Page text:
It presumes to be essentially amoral, this notion that the title is not an honorific but an acknowledgment of a bona fide newsmaker. Thus Adolf Hitler unwittingly seized the brass ring in 1938. “Nothing so terrified the world as the ruthless, methodical, Nazi-directed events which during late summer and early autumn threatened a world war over Czechoslovakia,” Time explained. Similarly, the Ayatollah Ruhollah Khomeini got the nod in 1979 because “he gave the 20th century world a frightening lesson in the shattering power of irrationality, of the ease with which terrorism can be adopted as government policy.”
Fair enough. Fair enough, too, were such noncontroversial no-brainers as Winston Churchill, ready to save Western civilization in 1940; Pope John XXIII for wrenching the Catholic Church into the 20th century with the Second Vatican Council in 1962; and Ronald Reagan for his eponymous political revolution in 1980.
But almost from the start, there was more than a touch of caprice and just plain showmanship in the editors’ choices. Why, for instance, did Wallis Simpson finish first in 1936? Officially, the editors said, she was “the most-talked-about, written-about, headlined and interest-compelling person in the world.” But perhaps—oh, just perhaps—she afforded the novel distinction of the first Woman of the Year. The selection 12 months later of Chiang Kai-shek and Soong Mei-ling as “Man & Wife of the Year” almost certainly had more to do with Time publisher Henry Luce’s fascination with that couple than their role in the Sino-Japanese War.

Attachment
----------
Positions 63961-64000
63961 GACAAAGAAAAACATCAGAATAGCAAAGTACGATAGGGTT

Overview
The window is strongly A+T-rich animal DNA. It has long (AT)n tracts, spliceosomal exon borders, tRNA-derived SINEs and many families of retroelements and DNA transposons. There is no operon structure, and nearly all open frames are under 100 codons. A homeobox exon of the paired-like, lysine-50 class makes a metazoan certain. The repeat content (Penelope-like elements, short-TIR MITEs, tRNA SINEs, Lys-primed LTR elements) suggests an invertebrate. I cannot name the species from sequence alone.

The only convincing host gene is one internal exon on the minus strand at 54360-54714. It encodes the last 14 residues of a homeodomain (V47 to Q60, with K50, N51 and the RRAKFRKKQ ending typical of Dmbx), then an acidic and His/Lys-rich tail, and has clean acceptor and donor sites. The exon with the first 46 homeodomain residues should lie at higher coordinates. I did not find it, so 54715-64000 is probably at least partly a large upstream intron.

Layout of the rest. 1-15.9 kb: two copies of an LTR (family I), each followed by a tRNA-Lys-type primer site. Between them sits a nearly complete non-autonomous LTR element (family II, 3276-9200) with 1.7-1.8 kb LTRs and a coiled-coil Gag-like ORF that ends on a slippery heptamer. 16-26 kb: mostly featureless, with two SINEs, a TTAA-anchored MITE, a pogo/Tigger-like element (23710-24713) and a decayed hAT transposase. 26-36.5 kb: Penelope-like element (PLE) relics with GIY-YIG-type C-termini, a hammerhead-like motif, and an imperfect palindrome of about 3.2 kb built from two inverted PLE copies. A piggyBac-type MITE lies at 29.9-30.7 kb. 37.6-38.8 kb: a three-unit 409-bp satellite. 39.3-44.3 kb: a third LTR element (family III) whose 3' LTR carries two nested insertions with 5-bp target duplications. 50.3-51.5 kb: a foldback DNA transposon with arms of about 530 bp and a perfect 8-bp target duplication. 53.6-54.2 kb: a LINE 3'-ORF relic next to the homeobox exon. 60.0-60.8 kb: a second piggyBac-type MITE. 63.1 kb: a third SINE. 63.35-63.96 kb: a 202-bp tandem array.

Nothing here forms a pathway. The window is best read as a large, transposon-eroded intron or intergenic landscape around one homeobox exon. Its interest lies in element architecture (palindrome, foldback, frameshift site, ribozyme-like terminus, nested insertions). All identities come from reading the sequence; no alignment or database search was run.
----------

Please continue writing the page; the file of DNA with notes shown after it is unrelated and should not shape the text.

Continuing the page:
(Luce, incidentally, was no clairvoyant. Shortly after Harry Truman sacked Douglas MacArthur in the spring of 1951, wrote Alan Brinkley in The Publisher, Luce “began lobbying his editors to choose MacArthur as Time’s next Man of the Year.” Luce crowed, a tad prematurely, “He won the Korean War.” The editors instead went for Iranian Prime Minister Mohammad Mossadegh.)